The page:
Step 3: Paint from "back" to "front."

What I mean by this is: start with the objects that sit in the "back" of your image if you imagine it as a multi-layered diorama right in front of you. Your brain will instantly recognize the mountains as the furthest object away, then the treeline directly in front of the mountains, then the lake, etc. I decided to start with the sky on this one, so that I can visually "map" out where things will go underneath.


Since this sky is dark at the top edge, it's easy to map out where things should go: the dark swirls form almost a "cone" that points down to the landscape, and you can fit the mountains and trees underneath. I also find this a good time to paint the reflection the lake. This can be challenging to get exactly right, but don't beat yourself up trying to make it an exact reflection.

The primary colors I used for the sky were Payne's Gray and Yellow Ochre.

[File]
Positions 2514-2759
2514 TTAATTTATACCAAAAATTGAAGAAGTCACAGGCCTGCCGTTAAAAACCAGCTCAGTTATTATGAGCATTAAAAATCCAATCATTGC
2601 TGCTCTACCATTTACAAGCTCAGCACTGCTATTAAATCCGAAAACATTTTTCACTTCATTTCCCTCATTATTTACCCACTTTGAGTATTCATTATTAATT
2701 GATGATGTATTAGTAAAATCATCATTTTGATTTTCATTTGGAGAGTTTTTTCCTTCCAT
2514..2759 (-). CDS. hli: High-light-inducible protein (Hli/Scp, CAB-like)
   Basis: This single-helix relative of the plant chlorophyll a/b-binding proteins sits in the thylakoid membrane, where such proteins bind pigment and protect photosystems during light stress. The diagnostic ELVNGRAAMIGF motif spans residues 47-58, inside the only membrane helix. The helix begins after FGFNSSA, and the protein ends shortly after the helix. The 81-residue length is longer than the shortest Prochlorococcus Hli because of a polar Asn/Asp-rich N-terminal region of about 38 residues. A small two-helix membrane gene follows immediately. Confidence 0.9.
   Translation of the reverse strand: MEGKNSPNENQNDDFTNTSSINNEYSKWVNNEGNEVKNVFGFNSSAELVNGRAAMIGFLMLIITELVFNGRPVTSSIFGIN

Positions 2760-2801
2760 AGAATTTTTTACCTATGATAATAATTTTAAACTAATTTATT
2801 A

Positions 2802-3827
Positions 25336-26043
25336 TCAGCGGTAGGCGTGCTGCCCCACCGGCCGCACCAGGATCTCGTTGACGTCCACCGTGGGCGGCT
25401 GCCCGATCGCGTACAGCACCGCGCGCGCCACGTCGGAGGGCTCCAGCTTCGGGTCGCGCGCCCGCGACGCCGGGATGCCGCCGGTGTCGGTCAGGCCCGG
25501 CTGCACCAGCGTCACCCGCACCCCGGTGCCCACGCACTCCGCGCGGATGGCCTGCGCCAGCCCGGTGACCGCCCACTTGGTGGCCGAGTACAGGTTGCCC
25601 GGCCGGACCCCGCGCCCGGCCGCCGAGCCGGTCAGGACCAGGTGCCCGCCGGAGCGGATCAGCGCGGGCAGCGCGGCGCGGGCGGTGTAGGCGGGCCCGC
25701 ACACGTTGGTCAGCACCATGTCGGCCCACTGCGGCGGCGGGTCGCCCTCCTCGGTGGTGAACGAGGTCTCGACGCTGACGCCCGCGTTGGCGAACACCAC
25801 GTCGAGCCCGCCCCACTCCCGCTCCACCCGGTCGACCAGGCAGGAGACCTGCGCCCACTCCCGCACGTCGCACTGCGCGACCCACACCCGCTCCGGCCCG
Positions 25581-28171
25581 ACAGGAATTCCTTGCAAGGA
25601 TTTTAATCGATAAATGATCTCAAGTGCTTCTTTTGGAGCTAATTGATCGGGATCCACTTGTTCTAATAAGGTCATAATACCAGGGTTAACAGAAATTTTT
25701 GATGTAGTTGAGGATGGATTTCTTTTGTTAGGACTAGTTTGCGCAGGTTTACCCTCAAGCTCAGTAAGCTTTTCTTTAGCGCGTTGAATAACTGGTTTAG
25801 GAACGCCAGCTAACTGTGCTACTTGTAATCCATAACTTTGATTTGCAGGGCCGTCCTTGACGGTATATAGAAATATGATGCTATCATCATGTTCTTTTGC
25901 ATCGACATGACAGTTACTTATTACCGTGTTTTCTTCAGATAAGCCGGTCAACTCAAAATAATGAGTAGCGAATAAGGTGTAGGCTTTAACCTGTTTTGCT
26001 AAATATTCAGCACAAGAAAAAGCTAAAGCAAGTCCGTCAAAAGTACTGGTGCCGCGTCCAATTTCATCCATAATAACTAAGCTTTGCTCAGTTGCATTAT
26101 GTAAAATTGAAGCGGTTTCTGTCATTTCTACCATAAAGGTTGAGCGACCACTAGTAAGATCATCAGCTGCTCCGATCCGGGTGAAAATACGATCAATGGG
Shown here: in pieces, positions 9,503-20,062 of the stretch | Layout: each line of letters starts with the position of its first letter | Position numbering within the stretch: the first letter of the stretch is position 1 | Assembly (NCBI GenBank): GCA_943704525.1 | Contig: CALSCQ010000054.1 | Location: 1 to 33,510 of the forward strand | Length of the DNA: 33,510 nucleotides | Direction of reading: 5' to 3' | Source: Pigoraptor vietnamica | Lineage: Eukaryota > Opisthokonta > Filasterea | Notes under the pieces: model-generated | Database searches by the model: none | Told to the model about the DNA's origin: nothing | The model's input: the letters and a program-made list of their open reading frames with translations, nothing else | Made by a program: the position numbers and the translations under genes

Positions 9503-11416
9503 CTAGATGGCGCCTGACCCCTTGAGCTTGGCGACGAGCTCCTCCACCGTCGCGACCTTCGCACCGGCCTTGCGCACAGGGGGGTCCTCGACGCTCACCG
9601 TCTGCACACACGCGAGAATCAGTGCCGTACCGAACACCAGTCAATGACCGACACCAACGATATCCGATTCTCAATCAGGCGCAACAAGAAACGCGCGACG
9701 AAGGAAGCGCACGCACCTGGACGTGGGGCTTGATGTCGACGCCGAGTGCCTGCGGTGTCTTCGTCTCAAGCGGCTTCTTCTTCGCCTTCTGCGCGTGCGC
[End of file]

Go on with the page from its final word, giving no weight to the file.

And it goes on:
Well, it looks like I broke my own rules, sorry about that! I painted the treeline next, and I see why: there is a layer of mist that is separating the trees from the mountains, and since I already painted the lake, I wanted to paint a "midpoint" between the mountains and lake so that I had a general idea of how big each one should be.  I used Sap Green for the trees.

Next up, I paint the reflection of the treeline in the water. I painted the trees to be more sharp/detailed about the lake, then used extra water on my brush to "blur" the trees' reflection and make it more watery in appearance.